Publisher: William Morrow, September, 2015
Why I Wanted To Read This Boook:
When asked to join the TLC Book Tour, I agreed immediately just because I wanted to read another book by the author. J.A. Jance has written over fifty books which includes four major series. With this new book, Dance of the Bones, J.A. Jance did a very creative thing for a series writer — she took the main character from one series and put him together with another major character from another series. They are J.P. Beaumont and Brandon Walker.
What the Book Is About:
Prospector Amos Warren and Big Bad John Lassiter, his young protégé, were as close as father and son until a violent argument tore them apart. The next day, Amos disappeared, never to be seen again. Years later, his bones were found in the desert. All signs pointed to John Lassiter, and Detective Brandon Walker made the arrest in the case.
Now, more than four decades later, the retired Walker is called in when TLC—The Last Chance, a group of retired cops, criminalists, medical examiners, and district attorneys who devote their time and experience to solving stone-cold homicide cases—looks into the killing. Lassiter can get out of jail now for time served if he’ll plead guilty to a lesser charge, but he refuses to cop to a crime he didn’t commit. Lassiter’s daughter, Amanda Wasser, wants Brandon and TLC to find Amos’s “real” killer and clear her father’s name.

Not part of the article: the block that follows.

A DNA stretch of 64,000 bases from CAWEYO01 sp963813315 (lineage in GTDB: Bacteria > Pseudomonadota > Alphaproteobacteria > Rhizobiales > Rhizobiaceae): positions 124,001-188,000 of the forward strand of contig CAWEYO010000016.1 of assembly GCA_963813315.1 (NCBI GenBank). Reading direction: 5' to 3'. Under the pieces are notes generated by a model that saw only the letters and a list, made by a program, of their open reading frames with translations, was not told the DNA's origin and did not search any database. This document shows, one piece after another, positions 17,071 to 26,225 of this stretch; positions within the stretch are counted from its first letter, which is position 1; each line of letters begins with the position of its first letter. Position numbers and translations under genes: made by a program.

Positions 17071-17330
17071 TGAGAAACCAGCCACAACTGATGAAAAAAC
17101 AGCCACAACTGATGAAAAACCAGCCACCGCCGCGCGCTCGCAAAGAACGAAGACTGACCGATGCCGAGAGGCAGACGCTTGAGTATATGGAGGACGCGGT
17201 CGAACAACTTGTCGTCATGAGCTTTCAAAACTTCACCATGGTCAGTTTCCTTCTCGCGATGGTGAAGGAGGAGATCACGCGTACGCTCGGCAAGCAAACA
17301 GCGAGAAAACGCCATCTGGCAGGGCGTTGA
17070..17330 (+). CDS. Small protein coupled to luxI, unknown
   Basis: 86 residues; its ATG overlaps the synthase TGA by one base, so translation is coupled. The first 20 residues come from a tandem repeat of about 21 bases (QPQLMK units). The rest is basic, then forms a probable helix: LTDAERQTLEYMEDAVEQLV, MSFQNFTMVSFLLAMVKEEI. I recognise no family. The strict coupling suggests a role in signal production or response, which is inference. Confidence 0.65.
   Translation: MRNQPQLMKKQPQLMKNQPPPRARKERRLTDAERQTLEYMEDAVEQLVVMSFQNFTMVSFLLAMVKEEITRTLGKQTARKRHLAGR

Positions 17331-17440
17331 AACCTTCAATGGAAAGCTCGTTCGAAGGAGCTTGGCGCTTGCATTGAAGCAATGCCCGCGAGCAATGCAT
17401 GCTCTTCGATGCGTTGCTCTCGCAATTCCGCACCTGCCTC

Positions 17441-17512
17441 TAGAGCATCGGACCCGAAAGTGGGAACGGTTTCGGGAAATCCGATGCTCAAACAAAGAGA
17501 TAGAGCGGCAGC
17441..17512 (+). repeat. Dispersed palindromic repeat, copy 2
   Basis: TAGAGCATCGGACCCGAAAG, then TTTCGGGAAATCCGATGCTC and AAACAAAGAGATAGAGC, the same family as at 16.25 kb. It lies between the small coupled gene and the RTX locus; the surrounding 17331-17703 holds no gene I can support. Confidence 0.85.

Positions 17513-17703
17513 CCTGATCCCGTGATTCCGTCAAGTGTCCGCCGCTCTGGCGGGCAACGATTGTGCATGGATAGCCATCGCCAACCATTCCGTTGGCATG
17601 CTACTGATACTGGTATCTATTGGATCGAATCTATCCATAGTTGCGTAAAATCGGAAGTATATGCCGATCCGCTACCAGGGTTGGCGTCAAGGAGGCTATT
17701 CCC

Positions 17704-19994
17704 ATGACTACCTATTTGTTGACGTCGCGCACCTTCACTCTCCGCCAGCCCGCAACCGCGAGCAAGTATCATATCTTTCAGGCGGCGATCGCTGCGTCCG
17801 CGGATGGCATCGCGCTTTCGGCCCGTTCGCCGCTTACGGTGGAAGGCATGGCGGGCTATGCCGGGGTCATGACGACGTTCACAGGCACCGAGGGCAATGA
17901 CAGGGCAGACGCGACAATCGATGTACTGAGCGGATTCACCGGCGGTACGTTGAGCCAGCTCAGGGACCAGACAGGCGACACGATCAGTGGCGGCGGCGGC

Brandon Walker’s search to find the truth about Amos’s killer eventually leads sixteen hundred miles north to Seattle, to an unsolved murder that could be connected to the case. Thanks to a mutual friend, Brandon gets in touch with crack investigator J. P. Beaumont. With the Special Homicide Investigation Team disbanded and his wife away at a conference, the retired Beau has plenty of free time to help, even though he’s skeptical about Lassiter’s claims of innocence.
J. P. Beaumont and Brandon Walker’s meeting proves all too crucial, for soon these seasoned detectives must pool their personal and professional expertise when someone close to Brandon falls into the hands of a cold-blooded killer involved in a recent multiple homicide—who may also hold the key to the cold case.
The story is set in the Southwest, actually Arizona which I like. My first impression was that of a Tony Hillerman book. At the beginning of each chapter there was a portion of an old Indian folk tale. I loved it. It was a good match to the modern-day story.
Even though I knew who the “bad guy” was for quite a while during the story, it didn’t bother me. The real mystery was how the “bad guy” was going get caught. There were lots of twists and turns that made me stay with the story.
Another interesting part of the book for me was the fusion of the characters. I was not familiar with the author’s two series, but I had no trouble. Melding the characters from two different series was smooth and natural.
I will confess to wishing I’d read at least some of the previous books in the series because these were “good people.” My only complaint was that there were a lot of them. A list of the “cast of characters” at the beginning would have been nice. If the author put all of these characters together in another novel, I’d read it.